Location Sannohe Aomori Japan Equipment Zoom F4 Sennheiser MKH 60 Boom pole array
Sannohe Town area
In Japan council workers will work even on Saturdays, and recently the town council has been resurfacing the roads through the centre of town. This was a good opportunity to record a variety of material. The process involves several pieces of heavy machinery from a standard small scale earth mover to rollers and a machine that lays out bitumen.
I tried to get isolated samples of each of the larger machines, but the various stages of work occur simultaneously, so most of the samples contain the general ambiance of a busy work site.
It is also the time of year for farmers to be planting their rice fields. Many farmers still do all of this by hand, but many use a small strange looking tractor that has metal wheels fro moving through muddy rice fields. The tractor takes fresh rice stalks and sows them into the ground in a rotary mechanical motion. I am hoping that the sounds from this carry above the general running sound of the tractor as they are an interesting combination of mechanical whirring and a watery slosh sound.
Finally today I was able to capture two frogs who have taken up residency in an unused swimming pool. The local elementary school has a pool that looks like it has not been used for several decades (probably since the economic crash in the 80’s I suspect) As a large body of water I am surprise there were not more frogs present. It did allow me to get a good clean sample of just two frogs isolated instead of the usual horde of frogs present in the rice fields in this area.
Location Nanbu Aomori Japan Equipment Zoom F4 Sennheiser MKH 60 Boom pole array
The nearby peony garden at the foot of Mount Nakui will be holding its festival this weekend. This was a good opportunity to visit the garden before all the visitors arrived and have a look as well as see if there were any birds that could be recordable.
There were in fact quite a few birds in the surrounding forest however the wind was a little strong to get an nice isolated bird sound, however it was possible to get some fairly good general ambience with wind and a selection of birds together. By far the most annoying aspect was the almost continual series of aeroplanes flying overhead. Jumbos have the annoying ability to be heard almost from horizon to horizon, so a single plane can disrupt recording for 5 to 10 minutes.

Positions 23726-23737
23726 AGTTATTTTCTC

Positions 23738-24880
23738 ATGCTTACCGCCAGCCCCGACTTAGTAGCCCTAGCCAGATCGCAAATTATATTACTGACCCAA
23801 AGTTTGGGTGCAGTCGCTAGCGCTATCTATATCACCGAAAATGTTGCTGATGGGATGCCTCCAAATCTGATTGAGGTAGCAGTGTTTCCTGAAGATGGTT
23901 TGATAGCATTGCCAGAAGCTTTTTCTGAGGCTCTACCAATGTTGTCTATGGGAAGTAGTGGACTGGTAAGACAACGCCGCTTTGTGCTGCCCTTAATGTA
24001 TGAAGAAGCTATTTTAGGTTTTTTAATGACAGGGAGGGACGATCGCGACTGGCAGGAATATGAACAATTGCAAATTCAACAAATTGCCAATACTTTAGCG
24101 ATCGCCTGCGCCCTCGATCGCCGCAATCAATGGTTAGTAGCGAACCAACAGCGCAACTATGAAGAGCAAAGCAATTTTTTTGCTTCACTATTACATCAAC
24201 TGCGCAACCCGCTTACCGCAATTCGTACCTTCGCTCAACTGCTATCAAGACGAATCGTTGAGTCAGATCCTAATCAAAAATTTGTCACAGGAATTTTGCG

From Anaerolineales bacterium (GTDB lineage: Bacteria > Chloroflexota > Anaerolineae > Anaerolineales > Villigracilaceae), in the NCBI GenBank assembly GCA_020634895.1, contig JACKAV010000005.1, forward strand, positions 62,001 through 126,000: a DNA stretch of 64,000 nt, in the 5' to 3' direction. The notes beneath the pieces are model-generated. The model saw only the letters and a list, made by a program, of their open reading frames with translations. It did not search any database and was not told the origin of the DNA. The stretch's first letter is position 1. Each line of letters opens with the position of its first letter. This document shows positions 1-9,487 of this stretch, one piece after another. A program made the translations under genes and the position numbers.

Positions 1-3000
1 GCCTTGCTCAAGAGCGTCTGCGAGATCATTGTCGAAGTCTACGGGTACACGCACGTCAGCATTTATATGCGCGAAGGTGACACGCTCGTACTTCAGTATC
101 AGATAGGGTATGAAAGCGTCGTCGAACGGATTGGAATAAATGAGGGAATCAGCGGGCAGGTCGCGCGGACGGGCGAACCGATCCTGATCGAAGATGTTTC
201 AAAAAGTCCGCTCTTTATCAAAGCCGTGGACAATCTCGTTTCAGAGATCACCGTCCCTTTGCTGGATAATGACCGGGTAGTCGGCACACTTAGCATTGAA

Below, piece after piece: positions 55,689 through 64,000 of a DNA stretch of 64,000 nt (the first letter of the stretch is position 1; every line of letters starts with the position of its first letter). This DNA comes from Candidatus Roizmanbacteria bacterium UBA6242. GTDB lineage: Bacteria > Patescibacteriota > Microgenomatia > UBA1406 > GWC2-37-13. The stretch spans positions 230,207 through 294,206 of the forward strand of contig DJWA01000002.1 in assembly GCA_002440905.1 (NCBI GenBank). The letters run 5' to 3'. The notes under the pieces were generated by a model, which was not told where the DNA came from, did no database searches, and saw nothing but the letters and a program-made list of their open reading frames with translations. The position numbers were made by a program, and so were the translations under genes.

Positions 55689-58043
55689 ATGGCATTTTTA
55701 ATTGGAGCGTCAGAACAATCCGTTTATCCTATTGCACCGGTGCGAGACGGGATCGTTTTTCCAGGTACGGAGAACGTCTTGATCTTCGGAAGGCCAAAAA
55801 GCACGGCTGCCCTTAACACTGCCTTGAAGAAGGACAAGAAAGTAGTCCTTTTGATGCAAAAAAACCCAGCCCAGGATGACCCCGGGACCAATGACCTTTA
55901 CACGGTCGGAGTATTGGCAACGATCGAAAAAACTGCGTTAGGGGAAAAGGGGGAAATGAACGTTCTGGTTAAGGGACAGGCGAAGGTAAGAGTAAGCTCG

The real event of this trip was an unexpected opportunity to record something in a drain. I believe it was a frog, as that would be the most logical thing to be sitting in a drain, however its sounds were a combination of slightly croaky frog sounds and all together non froggy squeaks. I did try to see into the drain but whatever it was I could not see it.
I have classified this one as a frog sound, but I cannot be totally certain of its identity. Once again it seems to be the things you don’t expect that are the most interesting.
Japan has a lot of people, for how big the country is it really has a lot of people. But I am starting to think it has even more vending machines. They are everywhere! Even in really remote country areas you will see them glowing in the night, hiding in amongst the trees. If I were in to conspiracy theories I would be reaching for my tin hat and trying to hide from them. They are however really convenient and to be honest we use them all the time. You can get coffee, soft drinks, cigarettes, booze, magazines, batteries, food, you name it and it is often available from a machine.
The ever present vending machine
So considering how frequent they were I thought it would be inexcusable to leave japan without having recorded one, so I popped down the one closest to our house, which was about 50 meters down the road at the sports park and bought myself a drink and recorded it going click, clunk and hummm. Certainly no the most amazingly interesting sound int he world, but I have one now so it's all good.
Relocated to Aomori Japan To a town called Sannohe which is between Ninohe and Hachinohe
I'm back in Sannohe after a year living in Tokyo. It's great to be back with Anna and I'm really happy to be back in the nice quiet countryside. Tokyo was great, but it just felt too hectic and noisy a lot of the time.
I will now be undertaking far more regular recording as I make the most of my time left in Japan.
One of my favourtie sounds from Japan and the one I probably will miss the most is the ever present sound of the frogs in the ricefields. For several months of the year all the ricefileds are flooded as the rice is planted and grows to maturity, during this time almost every rice field becomes a home to dozens of frogs. Across any rural area this results in contant background hum of the frogs. Far from being annoying I always found this to be the sound that really made me realize I was living in the country and was a surpizingly relaxing sound.